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What I'm trying to do:

result = (not question?) \
          and ( \
            condition \
            or ( \
              comparer == compared and another_question? \ 
            ) \

The goal is to have complicated and / or logic and still have it be readable.

The problem with the above attempted syntax is that it some how messes up parenthesis in ruby's parser, so console says that the error is in a file that this code isn't in. (though it's in the call stack)

without the back slashes, I get these:

syntax error, unexpected kAND, expecting kEND (SyntaxError)


 syntax error, unexpected kOR, expecting ')'

any ideas on how to properly do this?

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In the sample, there's a space after another_question? \ . Does the space exist in the original code? –  outis Aug 26 '11 at 21:40
yeah do the spaces matter? –  NullVoxPopuli Aug 26 '11 at 22:17
Very much so. "\" escapes the following character. –  outis Aug 26 '11 at 22:30

4 Answers 4

up vote 17 down vote accepted

Remove the space after the backslash in another_question? \. You're escaping the space rather than the newline, which causes a syntax error.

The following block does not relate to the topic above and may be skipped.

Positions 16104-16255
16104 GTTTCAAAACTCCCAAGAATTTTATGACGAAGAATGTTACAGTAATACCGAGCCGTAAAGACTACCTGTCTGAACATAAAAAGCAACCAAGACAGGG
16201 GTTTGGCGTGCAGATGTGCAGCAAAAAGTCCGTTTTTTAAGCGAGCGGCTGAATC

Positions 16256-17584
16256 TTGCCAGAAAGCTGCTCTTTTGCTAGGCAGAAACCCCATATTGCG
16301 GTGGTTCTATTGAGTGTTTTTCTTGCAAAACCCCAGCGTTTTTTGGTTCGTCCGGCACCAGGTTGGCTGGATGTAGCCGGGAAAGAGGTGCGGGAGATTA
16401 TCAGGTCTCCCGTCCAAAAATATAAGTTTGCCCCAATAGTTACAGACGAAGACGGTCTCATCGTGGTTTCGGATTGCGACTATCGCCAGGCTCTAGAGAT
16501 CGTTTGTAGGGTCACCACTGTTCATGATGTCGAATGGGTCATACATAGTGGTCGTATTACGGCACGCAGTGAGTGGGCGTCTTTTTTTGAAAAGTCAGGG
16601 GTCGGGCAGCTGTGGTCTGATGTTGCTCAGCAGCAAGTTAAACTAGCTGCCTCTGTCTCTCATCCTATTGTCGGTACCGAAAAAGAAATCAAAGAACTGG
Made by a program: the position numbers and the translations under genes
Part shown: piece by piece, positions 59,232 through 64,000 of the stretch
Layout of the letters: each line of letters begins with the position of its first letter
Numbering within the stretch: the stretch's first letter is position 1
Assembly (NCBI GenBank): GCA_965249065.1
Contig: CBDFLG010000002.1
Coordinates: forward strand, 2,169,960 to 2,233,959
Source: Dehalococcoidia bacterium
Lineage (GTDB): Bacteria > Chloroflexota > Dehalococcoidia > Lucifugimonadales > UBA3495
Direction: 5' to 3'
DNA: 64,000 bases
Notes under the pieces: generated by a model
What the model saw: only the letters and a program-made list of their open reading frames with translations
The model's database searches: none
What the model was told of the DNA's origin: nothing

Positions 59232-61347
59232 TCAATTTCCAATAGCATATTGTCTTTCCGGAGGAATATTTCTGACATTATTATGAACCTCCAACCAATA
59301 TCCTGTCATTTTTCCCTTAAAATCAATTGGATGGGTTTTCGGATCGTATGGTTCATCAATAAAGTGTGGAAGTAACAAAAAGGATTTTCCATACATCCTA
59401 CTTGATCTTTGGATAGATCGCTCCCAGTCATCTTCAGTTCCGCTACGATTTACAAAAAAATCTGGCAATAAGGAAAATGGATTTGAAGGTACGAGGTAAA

Note you don't need to escape every newline.

result = (not question?) \
          and (
            condition \
            or (
              comparer == compared and another_question?
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Make sure each line (except the last) ends with an operator so the interpreter "knows" there will be more operands coming, e.g.

result = (not question?) and (
                condition or
                (comparer == compared and another_question?)

(tested with MRI 1.8.7)

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is there no way to have the operators on a new line? –  NullVoxPopuli Aug 26 '11 at 22:17
@TheLindyHop: Yes, masking the line-breaks with backslash ;-) I don't know of other possibilities. Maybe you could rework the code to avoid overly complex logical expressions? –  undur_gongor Aug 26 '11 at 22:26

Try this:

sub = (comparer == compared and another_question?)
result = (not question?) and (condition or sub)

No need to make the whole thing one expression.

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I tend to break lengthy boolean expressions down into methods that name (and delegate to) the aspects of the expression, assigning readable names that express what is being tested. –  d11wtq Aug 27 '11 at 3:23
@d11wtq One line methods are not readable either! Imagine going back into your code and seeing dozens of methods in an if statement, and having to trace down each method to find out what it does. Methods should only be extracted if they will be used in multiple locations. –  Chloe Jan 28 '14 at 22:03

For logical expression, you should use &&, ||, !, not and, or, not.

and, or, not should only be used for control-flow.

One reason is that &&, ||, ! have higher precedence than and, or, not.

Read more about this in this blog post.

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